You all know that I’m pretty awesome. But in what ways am I so awesome? Well, I beat the expert level on Minesweeper TWICE yesterday at work. I ate Skittles for breakfast for two consecutive days. I once jumped high enough to touch the rim on a professional height basketball hoop. I have an iPod. My mom has a tattoo that reads “Son”. These are just a few of the facets of my awesominity. Not to mention my humility and willingness to help others who aren’t quite as awesome to achieve optimal awesome-pacity. Isn’t “willing” kind of a funny sounding word?
Anyway, you know by now that this is actually going somewhere: I am exceptionally awesome at guessing my Christmas presents. I think it all started when I was a young boy with dreams of becoming a ninja spy. I justified peeking on my presents (which my parents so obviously hid on the far side of their bed) by telling myself that it was time to find out if Santa was real or not. I decided to go look at all of my presents so that on Christmas morning if I saw the same gifts marked “from Santa” I would know. It was such a rush; I was hooked from then on. Some people say that it takes all the joy out of Christmas morning to know what you’re getting. I disagree.
When I succeed in finding out what my presents are, I am either happy or disappointed. In being disappointed, I have time to work on my “happy surprised” face, or drop subtle hints to the giver that I don’t want this item. If I’m happy with my discovery, then I still have that overwhelming, kid-like anticipatory joy, in the form of: “x number of days until I get to play with my new y!” See, that is still enough motivation for me to experience the mind melding, fanatical stupor that occurs while enthusiastically waiting for Christmas day to arrive.
Now I see this as a sort of game, and I compare it to the way my family plays Clue: No rules. Get information in any way possible. Cheat, make deals, form alliances, cause distractions, whatever. We’re talking about murder here, just figure out who did it! My wife figured out quickly that I discover my presents early on. The problem was that she was telling me they were somewhere in the house. As soon as I know they are in the house, my Pavlovian instincts take over; it’s game on and I will find them. She has discovered that if she simply doesn’t tell me that she bought presents, she can hide them in even the most obvious spot and I would never know. But this year, I knew she was going to do all of her shopping on Black Friday. She wrapped the presents as soon as she got home, before I even woke up. Well played.
But I’m still awesome.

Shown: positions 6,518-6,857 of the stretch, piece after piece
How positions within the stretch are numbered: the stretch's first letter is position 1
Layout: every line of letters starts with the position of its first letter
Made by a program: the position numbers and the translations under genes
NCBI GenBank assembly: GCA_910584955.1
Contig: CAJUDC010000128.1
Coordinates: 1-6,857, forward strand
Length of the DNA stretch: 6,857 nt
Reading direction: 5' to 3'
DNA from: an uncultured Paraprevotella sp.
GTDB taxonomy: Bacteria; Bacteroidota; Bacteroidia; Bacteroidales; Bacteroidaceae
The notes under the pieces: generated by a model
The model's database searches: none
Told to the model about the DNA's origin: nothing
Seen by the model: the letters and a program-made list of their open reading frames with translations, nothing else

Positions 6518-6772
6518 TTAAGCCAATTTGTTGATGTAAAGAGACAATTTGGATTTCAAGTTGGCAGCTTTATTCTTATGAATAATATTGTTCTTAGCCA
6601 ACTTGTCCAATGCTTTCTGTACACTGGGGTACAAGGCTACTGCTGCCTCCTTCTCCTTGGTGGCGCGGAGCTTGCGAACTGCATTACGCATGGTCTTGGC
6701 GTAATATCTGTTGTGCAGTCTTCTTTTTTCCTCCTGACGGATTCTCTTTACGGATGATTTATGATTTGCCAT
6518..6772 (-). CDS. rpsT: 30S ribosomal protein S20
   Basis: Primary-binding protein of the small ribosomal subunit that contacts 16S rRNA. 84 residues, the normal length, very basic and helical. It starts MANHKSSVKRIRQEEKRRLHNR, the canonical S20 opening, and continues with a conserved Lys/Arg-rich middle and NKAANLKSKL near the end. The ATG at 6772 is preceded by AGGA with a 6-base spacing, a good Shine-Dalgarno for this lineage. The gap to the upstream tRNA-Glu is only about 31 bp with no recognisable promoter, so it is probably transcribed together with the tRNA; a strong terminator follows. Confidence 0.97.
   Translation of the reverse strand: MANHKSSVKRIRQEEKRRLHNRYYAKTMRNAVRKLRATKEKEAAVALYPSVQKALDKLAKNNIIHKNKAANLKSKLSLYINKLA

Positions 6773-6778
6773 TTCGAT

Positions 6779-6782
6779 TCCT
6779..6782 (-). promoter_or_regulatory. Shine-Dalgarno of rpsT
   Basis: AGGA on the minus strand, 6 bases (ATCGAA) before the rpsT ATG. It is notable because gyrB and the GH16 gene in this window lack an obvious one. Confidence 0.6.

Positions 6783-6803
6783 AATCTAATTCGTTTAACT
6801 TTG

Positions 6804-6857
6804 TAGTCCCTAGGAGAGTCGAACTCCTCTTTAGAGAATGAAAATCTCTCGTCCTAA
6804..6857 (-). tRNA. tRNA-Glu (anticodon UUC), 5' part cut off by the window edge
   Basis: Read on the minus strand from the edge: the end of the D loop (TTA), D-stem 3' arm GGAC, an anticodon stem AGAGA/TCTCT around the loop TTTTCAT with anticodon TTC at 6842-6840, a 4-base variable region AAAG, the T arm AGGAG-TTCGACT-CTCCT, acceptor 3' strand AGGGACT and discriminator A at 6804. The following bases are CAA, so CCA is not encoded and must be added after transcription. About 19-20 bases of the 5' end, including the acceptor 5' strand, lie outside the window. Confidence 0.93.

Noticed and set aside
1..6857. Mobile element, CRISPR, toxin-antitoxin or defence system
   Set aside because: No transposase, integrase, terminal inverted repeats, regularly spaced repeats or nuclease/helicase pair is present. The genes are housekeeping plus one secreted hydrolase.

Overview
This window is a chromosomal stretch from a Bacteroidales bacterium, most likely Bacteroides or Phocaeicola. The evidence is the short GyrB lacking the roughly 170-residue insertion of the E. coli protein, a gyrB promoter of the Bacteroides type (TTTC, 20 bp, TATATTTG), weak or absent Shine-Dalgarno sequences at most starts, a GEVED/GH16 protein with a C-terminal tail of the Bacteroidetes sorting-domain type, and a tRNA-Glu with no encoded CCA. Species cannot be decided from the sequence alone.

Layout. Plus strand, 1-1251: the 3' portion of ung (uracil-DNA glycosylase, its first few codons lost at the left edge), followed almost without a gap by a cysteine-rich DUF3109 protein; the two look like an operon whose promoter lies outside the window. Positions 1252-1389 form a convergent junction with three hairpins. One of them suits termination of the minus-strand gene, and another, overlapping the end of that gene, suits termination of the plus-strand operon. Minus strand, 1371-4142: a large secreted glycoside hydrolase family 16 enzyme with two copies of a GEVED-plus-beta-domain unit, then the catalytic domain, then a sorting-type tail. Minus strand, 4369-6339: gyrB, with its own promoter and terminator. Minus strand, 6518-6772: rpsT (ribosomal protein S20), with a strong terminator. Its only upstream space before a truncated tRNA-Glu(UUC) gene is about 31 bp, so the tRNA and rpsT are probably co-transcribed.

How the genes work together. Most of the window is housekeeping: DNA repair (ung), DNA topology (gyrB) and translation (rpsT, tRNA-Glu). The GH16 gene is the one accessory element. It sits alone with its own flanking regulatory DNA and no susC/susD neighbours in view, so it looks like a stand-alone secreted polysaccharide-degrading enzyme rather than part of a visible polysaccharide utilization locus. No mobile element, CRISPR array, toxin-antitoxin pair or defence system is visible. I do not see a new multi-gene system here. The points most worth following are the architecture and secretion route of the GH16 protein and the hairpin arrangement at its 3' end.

We celebrated our Christmas day last Saturday since we will be traveling on Christmas. Using my remarkable groping skills, I deciphered what my presents were. Mostly. One present was the size and shape of a DVD, but I knew that it wasn’t a DVD. DVD’s and video games have a unique bulk to them. I knew it was a game because the case was a bit flimsier. But, there is only one game on the Wii (the console I already have) that I want, and three games wrapped up. Well, there was another box about the size of the Xbox 360 boxes that I have looked at so many times at the store and it had about the same weight. So, that means that it is, in fact an Xbox, and those are Xbox games. One of the DVD’s was actually a DVD though. I could tell because it was less flimsy, more bulky. See, so now I basically knew what I was getting, but I didn’t know what games and movies they were, so there was some anticipation building up.
At one time I even told her that I knew what my presents were. She told me to guess, but I didn’t want to because I was so sure of myself and I didn’t want her to be discouraged like she usually is when I discover my presents. She persisted, and I finally guessed that I was getting a video game. She said “no” but I knew she was lying. I’m a present-guessing ninja spy veteran, and the wars I’ve fought and conquered were not easy. I didn’t guess any more though, because I imagined what it would have been like if I said, “Yes, it is a video game. It’s an Xbox game for my new Xbox, which is this present right here.” Instead, I said those words on Christmas day before opening the game. She said, “You knew it was an Xbox!?” And I told her it was only a guess, but yeah, I pretty much knew. Also, I’ll admit that deep down inside of me, I don’t want to be told up front. Part of the fun is seeing if my detective work has produced the correct verdict.
And I had a hard time falling asleep the night before because I was so excited to play with my new Xbox. Who says that knowing your gifts beforehand takes all the fun out of Christmas? For me, knowing (or at least having an idea) what I’m getting makes the wait much more insufferable, whereas having no idea what’s in a wrapped up box makes me slightly uninterested.